I was in Boston a few months ago visiting old college friends. On the last leg of our visit, we stopped at Harvard’s campus to get one final glimpse of the Bostonian culture. We stumbled into a bookstore, where I found myself impulsively buying a Harvard shirt as a memento of the trip. I picked one out and gave it to the cashier to ring it up.
Before I inserted my chip card (which — don’t get me started: I know they are more secure and everything, but swiping > inserting. It’s kind of inconvenient too. I ejected my card too fast once, then the Walgreens lady got mad and it was awkward.), I grabbed a Boston postcard. A few days later, I mailed it to my parents from a hypothetical Harvard student’s point of view.
Here’s what he wrote:
Hi Mom & Dad,
Half of a semester in and I’m already loving Boston. School is going well, all of the intro classes are pretty easy here at Harvard. Midterms are next week, so I’m at the public library studying calc. I’m meeting a lot of friends here, I just joined the club water polo team. My roommate, Dinesh, is the one who got me started doing it. He’s also a biochem major, so we share a lot of the same classes.
Anyway, hope all is well in Michigan and looking forward to being back for thanksgiving.
Retracing the postcard’s steps
First things first, I want to articulate how unnatural it is for a cellphone-driven youth like me to have accomplished this feat. The journey of my postcard goes as follows:
- Sunday 11:45am EST: Bought at a store in Boston by a new owner.
- Sunday 7:47pm EST: Flys home with owner.
- Sunday – Thursday: Gets forgotten about by owner.
- Thursday, 6:23pm CST: Found while owner unpacks his things.
- Thursday 6:24pm CST: Owner asks himself: “If I were a pen (or any writing utensil, for that matter) in my apartment, where would I be?”
- Friday 8:45am CST: No pen in owner’s apartment. Now at work, owner gets a pen from his office.
- Friday – Saturday: Neglected by owner.
- Sunday 3:05pm CST: Owner thinks of something clever to write on me.
- Sunday 3:30pm CST: Carried to post office by owner.
- Sunday 3:40pm CST: Owner buys a stamp to put on me, and sent into the mailroom for delivery.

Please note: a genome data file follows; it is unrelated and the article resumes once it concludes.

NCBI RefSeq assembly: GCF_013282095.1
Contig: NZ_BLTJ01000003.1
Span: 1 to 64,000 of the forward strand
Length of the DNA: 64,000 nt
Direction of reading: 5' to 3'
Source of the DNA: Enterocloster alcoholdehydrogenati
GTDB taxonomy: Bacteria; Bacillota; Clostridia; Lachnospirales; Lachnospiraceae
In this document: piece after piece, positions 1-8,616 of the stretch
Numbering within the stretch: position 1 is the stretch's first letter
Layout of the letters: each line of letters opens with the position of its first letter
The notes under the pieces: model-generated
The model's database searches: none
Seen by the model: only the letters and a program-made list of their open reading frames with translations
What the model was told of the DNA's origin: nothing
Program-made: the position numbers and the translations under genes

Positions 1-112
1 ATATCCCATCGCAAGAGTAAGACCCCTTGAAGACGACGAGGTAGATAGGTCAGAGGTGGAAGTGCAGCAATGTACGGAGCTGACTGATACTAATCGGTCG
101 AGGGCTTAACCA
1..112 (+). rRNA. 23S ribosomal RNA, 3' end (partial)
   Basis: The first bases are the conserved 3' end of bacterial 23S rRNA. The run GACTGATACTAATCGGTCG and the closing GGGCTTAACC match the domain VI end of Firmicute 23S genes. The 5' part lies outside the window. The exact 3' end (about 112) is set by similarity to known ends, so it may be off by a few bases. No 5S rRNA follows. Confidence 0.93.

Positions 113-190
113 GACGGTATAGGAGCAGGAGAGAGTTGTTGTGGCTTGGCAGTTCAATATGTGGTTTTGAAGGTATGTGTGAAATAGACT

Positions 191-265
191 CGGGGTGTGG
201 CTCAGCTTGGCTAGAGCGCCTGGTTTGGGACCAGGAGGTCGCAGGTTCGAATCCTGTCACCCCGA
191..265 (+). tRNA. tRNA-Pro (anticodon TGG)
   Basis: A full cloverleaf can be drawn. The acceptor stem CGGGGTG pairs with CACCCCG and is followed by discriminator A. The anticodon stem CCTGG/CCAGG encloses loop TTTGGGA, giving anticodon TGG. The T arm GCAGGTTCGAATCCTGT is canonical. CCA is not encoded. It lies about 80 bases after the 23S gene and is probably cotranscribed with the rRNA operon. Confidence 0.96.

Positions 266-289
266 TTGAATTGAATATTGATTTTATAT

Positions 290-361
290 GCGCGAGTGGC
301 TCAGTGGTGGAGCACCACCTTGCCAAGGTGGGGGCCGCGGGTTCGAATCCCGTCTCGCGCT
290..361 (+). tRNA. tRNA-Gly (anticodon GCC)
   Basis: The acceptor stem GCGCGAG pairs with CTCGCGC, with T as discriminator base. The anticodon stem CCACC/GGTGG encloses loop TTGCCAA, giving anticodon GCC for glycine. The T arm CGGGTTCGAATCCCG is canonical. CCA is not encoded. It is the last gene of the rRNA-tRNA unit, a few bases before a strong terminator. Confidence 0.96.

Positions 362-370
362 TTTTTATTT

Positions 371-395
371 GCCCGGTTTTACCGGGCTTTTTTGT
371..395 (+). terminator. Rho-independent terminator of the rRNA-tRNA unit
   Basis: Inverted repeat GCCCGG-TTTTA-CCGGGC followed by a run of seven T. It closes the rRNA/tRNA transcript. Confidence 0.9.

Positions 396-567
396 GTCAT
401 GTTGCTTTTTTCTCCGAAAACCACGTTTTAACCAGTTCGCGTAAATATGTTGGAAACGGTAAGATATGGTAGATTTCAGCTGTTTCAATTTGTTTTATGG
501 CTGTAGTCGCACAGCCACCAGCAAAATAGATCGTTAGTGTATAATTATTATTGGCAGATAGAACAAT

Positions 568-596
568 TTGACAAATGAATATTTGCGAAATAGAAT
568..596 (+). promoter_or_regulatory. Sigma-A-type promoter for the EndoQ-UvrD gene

- Tuesday 2:02pm EST: Arrives in Michigan and put on the owner’s parents’ refrigerator.
Did you hear that? It was the sound of hundreds of millennials closing this tab. They couldn’t even finish reading this 600-word post, better yet, mail a letter. Snail mail is obviously one of the least efficient ways of getting a hold of someone, marginally beating sending Paul Revere off on his horse. Then again, that is why it makes it special to people. It’s comparatively more time consuming than blasting a snapchat of your breakfast to twenty of your closest friends. Plus, it’s unexpected.
So unexpected, that the grammar plugin I use gets confused that I am even mentioning the word mail in 2016, insisting that I replace it with the modern version.
Also so unexpected, that your mother might ask if everyone that you were with also sent postcards to their parents (cc: @mom). It’s like I’ve never had an original idea in my life.
A Spotted Imperfection with Mail
But, there is a flaw that gives me a reason to believe that, maybe the creators of the telephone, the internet, etc. were actually onto something. The thing is, my mental yellow pages doesn’t extend much further than the address of my parents, which I have known since I was roughly six. I could just ask, but like I said earlier, the unexpectedness is over half of the fun.
So, what is the best way around that? I have not yet ironed out a solution.
In the meantime, I hope my snapchat friends were wondering about this bacon I’m eating.